Ironically, the whimsical and colorful nature of Fargione’s dishes was in sharp contrast to the army of well-trained, suited and serious staff that catered to our every need — so much so that they ended up hovering over us.  It was a little disconcerting and contributed to the overly stuffy ambience.  This was no less evident when our service captain needed to correct the positioning of plates that had been set down incorrectly throughout our meal.  I applaud him for his conscientiousness, but my friends and I couldn’t help but be amused by the whole process.  At one point, we just broke down and tried to engage our service captain in some well-intentioned teasing.  His stoney demeanor quickly softened and he turned out to be quite pleasant.  That change quickly transformed the entire tone of the meal into something more enjoyable.


I have to take a brief moment here to vent.  I’ve been disappointed with the continued popularity of foam and “dirt” (i.e. food made to look like dirt) on fine dining menus.  At best, these items add marginal value to dishes.  Why would I or anyone else want to eat anything that resembles dirt? Is it just me? Does anyone else feel the same way? Chef Fargione used these items more than once during our seven courses.  One type of “dirt” appeared in the deconstructed beet salad.  It was a mixture of dried mushrooms, coffee, and almonds.  I understand the need to provide different textures, but I would have preferred a different approach.   Next, the halibut came with a sauce made with oil mixed with the burnt parts of roasted vegetables.  I applaud Fargione for creativity, but I didn’t particularly like the taste of it. I was barely able to tolerate the foam in the tuna tartar.

Deconstructed beet salad

There were several relative high notes to the meal, however.  I really liked the olive oil/chocolate popsicle.  It was an unexpected flavor combination that worked quite well.  The goat cheese gelato in the beet salad was a nice, creative twist. It tasted great on its own as well as when paired with fresh beets.  The ravioli were delicate and pillow-like.

Olive oil and chocolate popsicle


I found the televisions in the front dining room, broadcasting images from the kitchen’s plating station to be a little odd. However, I was thankful for them when my friends and I waited patiently and hungrily for our next course to be served.

All in all, I doubt I will find myself going back to Elisir.  It was an average experience and not really worth the price in terms of food or ambience.

  427 11th St. NW
  Washington, DC 20004
Tel: (202) 546-0088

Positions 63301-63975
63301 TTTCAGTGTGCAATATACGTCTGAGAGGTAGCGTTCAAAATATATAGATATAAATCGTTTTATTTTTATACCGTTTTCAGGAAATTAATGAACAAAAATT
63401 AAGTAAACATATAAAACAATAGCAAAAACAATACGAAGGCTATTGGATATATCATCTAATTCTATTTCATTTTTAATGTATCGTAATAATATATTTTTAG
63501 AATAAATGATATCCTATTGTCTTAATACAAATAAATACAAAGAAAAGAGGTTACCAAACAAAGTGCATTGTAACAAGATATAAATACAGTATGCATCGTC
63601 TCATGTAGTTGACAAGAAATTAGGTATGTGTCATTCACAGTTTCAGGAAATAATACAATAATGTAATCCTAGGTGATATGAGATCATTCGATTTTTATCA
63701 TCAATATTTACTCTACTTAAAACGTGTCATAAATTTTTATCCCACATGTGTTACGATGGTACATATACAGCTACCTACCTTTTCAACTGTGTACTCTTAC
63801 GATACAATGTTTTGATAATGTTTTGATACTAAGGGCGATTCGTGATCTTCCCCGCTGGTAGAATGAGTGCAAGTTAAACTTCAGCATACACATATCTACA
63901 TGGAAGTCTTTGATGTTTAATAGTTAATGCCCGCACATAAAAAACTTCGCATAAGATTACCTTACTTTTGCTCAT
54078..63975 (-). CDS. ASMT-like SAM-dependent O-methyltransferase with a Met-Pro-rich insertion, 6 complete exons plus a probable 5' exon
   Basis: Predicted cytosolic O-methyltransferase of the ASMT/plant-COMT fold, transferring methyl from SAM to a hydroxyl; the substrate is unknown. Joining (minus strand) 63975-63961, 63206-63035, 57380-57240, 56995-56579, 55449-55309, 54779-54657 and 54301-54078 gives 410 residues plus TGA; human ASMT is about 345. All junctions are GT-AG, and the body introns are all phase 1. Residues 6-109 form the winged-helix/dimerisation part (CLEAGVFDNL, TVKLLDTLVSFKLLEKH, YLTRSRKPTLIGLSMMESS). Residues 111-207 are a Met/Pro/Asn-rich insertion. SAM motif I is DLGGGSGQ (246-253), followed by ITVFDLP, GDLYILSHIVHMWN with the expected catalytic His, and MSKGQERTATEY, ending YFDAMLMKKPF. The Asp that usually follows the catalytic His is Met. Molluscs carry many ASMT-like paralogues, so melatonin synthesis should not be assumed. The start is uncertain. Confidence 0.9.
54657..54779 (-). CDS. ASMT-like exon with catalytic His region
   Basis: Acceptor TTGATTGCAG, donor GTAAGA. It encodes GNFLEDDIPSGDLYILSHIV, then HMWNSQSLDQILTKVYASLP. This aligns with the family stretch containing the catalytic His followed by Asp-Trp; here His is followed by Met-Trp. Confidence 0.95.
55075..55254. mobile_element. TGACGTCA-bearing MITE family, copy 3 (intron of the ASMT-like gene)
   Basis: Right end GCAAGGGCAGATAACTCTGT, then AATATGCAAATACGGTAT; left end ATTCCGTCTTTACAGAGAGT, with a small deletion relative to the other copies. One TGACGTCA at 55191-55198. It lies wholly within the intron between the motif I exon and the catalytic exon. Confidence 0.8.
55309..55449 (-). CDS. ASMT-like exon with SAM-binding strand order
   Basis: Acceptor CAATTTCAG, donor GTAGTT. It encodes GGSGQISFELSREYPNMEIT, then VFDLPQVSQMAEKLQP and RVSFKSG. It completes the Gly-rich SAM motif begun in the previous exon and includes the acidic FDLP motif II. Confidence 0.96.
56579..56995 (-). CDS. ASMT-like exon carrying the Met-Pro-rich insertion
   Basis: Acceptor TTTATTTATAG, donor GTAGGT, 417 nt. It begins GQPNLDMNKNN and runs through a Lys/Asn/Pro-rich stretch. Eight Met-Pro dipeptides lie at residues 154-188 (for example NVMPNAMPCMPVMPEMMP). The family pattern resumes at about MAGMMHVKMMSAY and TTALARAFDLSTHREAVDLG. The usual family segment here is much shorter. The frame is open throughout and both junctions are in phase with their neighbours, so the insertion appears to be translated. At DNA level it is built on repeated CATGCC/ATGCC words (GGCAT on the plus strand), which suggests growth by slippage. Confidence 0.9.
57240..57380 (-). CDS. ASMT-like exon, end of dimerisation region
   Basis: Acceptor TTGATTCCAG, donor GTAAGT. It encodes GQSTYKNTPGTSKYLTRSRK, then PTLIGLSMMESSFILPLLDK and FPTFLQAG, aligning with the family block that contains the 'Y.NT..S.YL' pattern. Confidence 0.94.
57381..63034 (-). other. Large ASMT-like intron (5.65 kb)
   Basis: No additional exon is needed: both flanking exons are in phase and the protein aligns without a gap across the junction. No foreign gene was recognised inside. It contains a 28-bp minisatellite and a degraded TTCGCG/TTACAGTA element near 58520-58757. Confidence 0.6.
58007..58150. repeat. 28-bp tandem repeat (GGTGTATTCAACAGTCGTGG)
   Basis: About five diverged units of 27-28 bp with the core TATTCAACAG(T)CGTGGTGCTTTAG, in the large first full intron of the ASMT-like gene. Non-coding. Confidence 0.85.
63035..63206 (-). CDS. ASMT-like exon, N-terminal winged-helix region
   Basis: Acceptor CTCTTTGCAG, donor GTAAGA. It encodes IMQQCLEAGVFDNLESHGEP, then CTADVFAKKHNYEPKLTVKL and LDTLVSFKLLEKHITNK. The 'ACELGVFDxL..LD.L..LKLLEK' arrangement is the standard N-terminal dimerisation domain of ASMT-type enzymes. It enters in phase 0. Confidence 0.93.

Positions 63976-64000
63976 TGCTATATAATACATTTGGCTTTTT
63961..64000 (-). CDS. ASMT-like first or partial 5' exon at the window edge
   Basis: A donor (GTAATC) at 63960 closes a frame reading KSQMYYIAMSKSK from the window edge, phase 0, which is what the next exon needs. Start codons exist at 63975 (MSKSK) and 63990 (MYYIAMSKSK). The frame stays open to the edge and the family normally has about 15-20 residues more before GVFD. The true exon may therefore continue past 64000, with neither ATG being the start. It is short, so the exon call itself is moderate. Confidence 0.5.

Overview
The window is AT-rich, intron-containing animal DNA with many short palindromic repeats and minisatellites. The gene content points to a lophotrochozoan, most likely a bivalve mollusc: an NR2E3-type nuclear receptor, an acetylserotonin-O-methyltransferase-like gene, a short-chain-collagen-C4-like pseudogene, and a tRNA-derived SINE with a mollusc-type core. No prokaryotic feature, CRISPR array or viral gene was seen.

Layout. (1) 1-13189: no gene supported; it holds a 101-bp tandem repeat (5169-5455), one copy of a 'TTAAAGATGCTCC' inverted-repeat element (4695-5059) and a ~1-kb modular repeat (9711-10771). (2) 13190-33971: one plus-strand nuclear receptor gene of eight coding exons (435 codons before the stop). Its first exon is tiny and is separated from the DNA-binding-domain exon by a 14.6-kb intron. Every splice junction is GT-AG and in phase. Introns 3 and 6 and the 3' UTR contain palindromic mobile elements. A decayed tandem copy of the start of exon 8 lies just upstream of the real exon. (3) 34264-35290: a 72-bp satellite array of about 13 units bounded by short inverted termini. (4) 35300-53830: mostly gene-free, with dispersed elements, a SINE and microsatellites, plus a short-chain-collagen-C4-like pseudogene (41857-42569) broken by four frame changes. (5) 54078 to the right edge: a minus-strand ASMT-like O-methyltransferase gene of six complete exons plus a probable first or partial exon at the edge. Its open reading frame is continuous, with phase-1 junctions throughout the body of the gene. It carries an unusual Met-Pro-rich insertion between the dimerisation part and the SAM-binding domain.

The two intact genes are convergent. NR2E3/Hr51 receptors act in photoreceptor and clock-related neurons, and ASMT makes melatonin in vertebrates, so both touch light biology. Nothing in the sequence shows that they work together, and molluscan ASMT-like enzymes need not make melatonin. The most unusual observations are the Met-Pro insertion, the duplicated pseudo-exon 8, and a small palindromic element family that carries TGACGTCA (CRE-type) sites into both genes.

Bistro Lunch       Mon-Fri: 11:30am-2:30pm
Dinner             Mon-Thurs: 5:30-10pm
                   Fri-Sat: 5:30-11pm
Bar Happy Hour     Mon-Fri: 4:30-6:30pm

Elisir on Urbanspoon

Fujimar or Lima redux?


My good friend and I tried out the newly opened Fujimar.  It used to be Lima, but Lima still exists.  Let me try it this way: Fujimar occupies the second floor of Lima, but the ground floor and underground level are still the old Lima.  Are you with me? To make matters more confusing, there’s no sign to alert visitors that there is in fact a restaurant within Lima or where that restaurant may be.

Fujimar looks different from the old (second-floor) Lima. It reminds me of South Beach.  The first section, decorated in black and deep red, contains a small bar and lounge-type table seating.  As you move towards the back, the color scheme changes into an icy blue-white.  The LCD screens lining the walls display a computer-generated fire.  Then, you’ll pass a few cocoon-like chairs that line the small hallway leading to the far end of the restaurant.  Apparently, these chairs have dual functions: aesthetics and sound insulation.  The latter will probably prove quite useful during more lively times of the week when you need a little peace and quiet to make a phone call . . . or just hide.  The far end of the restaurant contains a sushi bar and a separate regular bar as well as several tables.

As you may have surmised, the place is visually stimulating, but what about the food you ask? Fujimar offers Japanese-Latin inspired cuisine including sushi and ceviche. Hawaiian fish dominates the menu. Our waiter explained that the fish is flown in from Hawaii several times a week.  I have to say I find that a little hard to believe.  Isn’t it cost-prohibitive? How long can a restaurant really afford to do that?

My friend and I ordered a few snacks: Red Pepper Barramundi ceviche, Hapu’upu’u nigiri, the Ebi sushi roll, and platanitos. The ceviche was nice, but overdressed with a rather thick red pepper puree.  If you don’t like the taste of raw fish, then it’s perfect.  I personally prefer a lighter dressing on ceviche. The Hapu’upu’u was light and fresh. The Ebi roll and platanitos were the best of the items we tried.

Overall, I didn’t see anything that made me eager to come back.  I think Fujimar will be of limited use to most patrons.  For example, for those that are still participating in events known as “big nights out,” then Fujimar might be a nice place to pre-game — that is, grab a few drinks and a snack while looking fabulous.  And, hey, nothing beats the short commute to the dance club two floors below.  I’m not sure how much fun Fujimar will be during the week. My friend and I pretty much had the place to ourselves on a Thursday night.  Maybe that’s because people couldn’t find it.

(a/k/a Lima's second floor)
1401 K Street NW
Washington, D.C. 20005
PH: 202.789.2800
Mon-Thurs: 6-11pm
Fri-Sat: 6pm – midnight
Sun: Closed
Mon-Thurs: 6pm–1am
Fri-Sat: 6pm–2am
Sun: Closed